“Well-behaved women rarely make history.” This quote has always been compelling to me. As a fervent feminist, I have always interpreted this to mean that in our society, women need to stand out in order to be heard. I am by no means one to make a ruckus or to be in the center of attention, and I certainly never misbehave, but I’d like to think that I can make history as well. So, I loved reading Laurel Thatcher Ulrich‘s preface in which she explains the origins of this phrase and how the now iconic quote has taken on a life of its own.
Ulrich explains that the phrase came from a scholarly essay that she penned in 1976 about the funeral sermons of women, and it was written as an aside. Years later, the quote has shown up on t-shirts, coffee mugs, and tote bags, and it has become the motto for a strong feminist movement. The slogan takes on a different meaning for everyone who says it. For some groups, it is a rallying cry, for others it is a reminder of a slow and steady march, and for others still, it is a license to have fun. To Ulrich, the quote examines how women who break the mold are remembered by history while those who are more conventional fade. This idea sets up the rest of Ulrich’s book focusing on three women from three distinct time-periods who acted in unconventional ways and recorded or shaped history.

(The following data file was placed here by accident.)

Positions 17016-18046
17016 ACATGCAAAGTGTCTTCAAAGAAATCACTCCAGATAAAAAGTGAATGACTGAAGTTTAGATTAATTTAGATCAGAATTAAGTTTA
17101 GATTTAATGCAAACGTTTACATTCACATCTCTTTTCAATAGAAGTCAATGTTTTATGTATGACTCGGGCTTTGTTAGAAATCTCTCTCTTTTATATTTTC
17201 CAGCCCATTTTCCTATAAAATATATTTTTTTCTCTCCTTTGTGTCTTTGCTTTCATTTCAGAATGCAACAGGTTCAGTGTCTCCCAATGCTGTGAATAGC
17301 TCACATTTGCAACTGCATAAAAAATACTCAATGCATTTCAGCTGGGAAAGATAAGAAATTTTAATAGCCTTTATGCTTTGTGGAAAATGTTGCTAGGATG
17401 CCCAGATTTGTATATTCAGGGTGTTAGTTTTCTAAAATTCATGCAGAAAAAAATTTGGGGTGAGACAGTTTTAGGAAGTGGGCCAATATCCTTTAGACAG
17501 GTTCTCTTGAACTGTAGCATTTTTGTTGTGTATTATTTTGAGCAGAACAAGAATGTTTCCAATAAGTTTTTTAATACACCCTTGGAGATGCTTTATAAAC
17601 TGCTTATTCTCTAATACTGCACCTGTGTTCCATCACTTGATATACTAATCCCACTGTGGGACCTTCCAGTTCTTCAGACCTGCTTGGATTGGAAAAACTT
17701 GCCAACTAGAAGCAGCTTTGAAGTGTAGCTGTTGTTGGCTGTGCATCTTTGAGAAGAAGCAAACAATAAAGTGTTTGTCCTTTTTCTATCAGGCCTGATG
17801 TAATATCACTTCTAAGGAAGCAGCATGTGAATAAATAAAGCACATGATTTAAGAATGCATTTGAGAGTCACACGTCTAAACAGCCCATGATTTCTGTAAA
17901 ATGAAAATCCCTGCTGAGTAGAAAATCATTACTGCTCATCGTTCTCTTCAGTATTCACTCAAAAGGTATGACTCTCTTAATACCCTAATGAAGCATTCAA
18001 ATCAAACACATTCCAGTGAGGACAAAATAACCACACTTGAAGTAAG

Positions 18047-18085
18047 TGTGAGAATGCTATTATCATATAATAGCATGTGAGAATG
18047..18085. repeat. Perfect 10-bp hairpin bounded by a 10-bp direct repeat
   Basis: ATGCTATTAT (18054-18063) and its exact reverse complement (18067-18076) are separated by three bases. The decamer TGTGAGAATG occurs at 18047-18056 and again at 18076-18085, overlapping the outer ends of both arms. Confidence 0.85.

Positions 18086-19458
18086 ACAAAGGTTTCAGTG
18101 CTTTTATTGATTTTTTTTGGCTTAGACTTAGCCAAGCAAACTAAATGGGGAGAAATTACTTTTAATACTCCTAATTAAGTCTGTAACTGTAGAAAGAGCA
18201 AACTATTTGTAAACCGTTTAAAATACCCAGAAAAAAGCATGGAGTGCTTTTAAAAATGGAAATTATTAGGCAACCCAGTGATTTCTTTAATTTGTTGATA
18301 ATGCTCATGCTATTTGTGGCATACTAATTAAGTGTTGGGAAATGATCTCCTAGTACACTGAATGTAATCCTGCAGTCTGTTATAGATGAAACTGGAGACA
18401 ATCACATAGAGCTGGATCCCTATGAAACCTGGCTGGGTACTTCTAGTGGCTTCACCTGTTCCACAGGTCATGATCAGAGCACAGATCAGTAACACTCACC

The bulk of the book explores the work of Christine de Pizan, a 15th Century Frenchwoman who wrote “City of Ladies” – a book of women biographies; Elizabeth Cady Stanton, 19th century suffragist; and Virginia Woolf, 20th century writer. Ulrich explores how history influences the work of these three women and how they, in turn, each made history. She chooses a turning point in each woman’s life that helped them further their work in their respective fields.
Though the book often jumped from time period to time period, it was an in depth look at how these three ordinary women did something unconventional and made history. This further’s Ulrich’s point about woman’s history as a whole. Going back to the titular quote, Ulrich explains that the slogan originally depicted the dearth of information about women in history. Historically, women who were relegated to domestic roles did not do thing that were chronicled. Yet, all of these women have a history that shaped their communities. Ulrich’s goal was to point historians to examining at the history of these “ordinary” women to uncover the hidden history of ordinary people.
While this book was not as quick of a read as the other, fiction books I’ve read this month, I found Ulrich’s writing to be compelling, and I found the histories told to be worthwhile and important. I highly recommend this wonderful account of women’s history.
Well, the best laid plans do not always work out as planned. While I did finish this book in a week, moving and finishing school has prevented me from writing about it until now… such is life.